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Ask Creditnet: What to Do When You Have "Too Much Open Credit"

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Dear Creditnet: I recently applied for a 0% interest credit card and was declined because I apparently have "too much open credit." What exactly does this mean?

I have good credit and pay all my bills on time, so I was really surprised when I got declined. What should I do next?

Answer: I'm not sure what your current FICO scores are, but credit card lenders are even declining applicants with good credit scores these days. So don't feel bad. In fact, the "too much open credit" declination is a common reason lenders use when declining applicants with solid credit histories.

"Too much open credit" basically means you have too many open revolving credit accounts, which indicates high risk to the credit issuer. If you have a lot of open credit lines, regardless of how good your credit score is, you have the ability to rack up debt fast.

Of course, your credit score indicates you wouldn't do that, but credit card companies are very cautious lately about who they offer credit to. All they see is a bunch of open accounts and available credit on your credit reports, and they simply wonder why you need another one?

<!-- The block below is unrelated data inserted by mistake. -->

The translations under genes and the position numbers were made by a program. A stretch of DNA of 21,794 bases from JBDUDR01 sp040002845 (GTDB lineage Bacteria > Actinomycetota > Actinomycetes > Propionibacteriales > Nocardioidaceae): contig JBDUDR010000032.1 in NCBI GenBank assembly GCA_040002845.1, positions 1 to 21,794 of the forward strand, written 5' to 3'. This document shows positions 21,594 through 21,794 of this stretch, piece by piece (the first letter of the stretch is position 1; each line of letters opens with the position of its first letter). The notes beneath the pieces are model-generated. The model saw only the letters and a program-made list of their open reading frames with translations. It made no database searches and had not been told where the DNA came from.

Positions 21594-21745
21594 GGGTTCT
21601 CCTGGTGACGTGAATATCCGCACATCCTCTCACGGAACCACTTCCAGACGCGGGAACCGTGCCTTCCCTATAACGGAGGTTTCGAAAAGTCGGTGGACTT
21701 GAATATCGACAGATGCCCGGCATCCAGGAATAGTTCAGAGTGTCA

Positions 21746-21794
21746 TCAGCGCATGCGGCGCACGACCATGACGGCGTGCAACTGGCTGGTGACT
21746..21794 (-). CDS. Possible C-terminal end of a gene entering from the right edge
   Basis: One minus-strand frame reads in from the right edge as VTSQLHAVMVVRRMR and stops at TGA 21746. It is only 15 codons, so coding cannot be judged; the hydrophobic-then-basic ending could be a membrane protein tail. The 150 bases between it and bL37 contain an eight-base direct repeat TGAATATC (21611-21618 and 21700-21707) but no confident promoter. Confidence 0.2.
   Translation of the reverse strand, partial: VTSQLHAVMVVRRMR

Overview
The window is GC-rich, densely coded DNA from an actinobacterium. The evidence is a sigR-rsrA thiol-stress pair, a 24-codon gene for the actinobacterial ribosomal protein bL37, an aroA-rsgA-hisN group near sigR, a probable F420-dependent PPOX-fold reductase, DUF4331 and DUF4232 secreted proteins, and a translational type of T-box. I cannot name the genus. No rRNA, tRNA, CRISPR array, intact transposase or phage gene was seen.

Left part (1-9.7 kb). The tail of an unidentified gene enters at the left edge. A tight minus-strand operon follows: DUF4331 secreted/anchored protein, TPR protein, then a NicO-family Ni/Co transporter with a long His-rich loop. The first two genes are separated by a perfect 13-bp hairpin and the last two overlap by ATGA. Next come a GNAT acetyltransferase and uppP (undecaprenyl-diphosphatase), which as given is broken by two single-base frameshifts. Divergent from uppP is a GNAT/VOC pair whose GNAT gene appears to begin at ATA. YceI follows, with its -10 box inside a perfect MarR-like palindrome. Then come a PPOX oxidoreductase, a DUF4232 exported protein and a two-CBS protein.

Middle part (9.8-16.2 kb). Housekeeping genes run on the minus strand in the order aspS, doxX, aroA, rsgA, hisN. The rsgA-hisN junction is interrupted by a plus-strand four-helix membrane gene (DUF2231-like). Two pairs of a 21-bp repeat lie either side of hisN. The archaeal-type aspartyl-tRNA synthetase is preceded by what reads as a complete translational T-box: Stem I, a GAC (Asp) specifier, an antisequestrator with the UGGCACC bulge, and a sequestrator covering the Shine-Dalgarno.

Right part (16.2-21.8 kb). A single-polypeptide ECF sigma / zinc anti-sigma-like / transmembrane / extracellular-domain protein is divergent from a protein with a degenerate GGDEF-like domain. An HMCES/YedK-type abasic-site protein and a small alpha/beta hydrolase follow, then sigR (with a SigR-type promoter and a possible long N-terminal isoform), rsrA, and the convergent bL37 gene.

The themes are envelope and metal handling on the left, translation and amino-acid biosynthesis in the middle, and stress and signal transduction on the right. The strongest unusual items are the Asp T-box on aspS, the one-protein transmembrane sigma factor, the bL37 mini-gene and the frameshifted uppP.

The first thing you'll want to do is pull your free credit reports and take a closer look at all your revolving accounts. If there are some that are open and never used, consider closing them if it won't have a significant effect on your overall credit utilization ratio. In addition, if you have some cards with very high credit limits, you may want to consider requesting a limit decrease. For example, if you have a card with a $50K limit and you only spend $1K a month on it, have it reduced to $15K which should help with the "too much open credit" problem while not hurting your overall credit utilization ratio.

Furthermore, some credit issuers simply have tougher underwriting guidelines than their competitors, so consider applying for a comparable no interest credit card with a different credit card company just to see what happens. You might be surprised when there are no problems and you're approved on the spot.

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Joshua Heckathorn's picture

Joshua Heckathorn was President of Creditnet, is a credit expert and has been featured on CNNMoney, FOX Business, Yahoo Finance, The Street, and many other national publications during the past ten years.  He received a Bachelor of Science in Management (Finance) from Brigham Young University's Marriott School of Business and earned his MBA from Seattle University.

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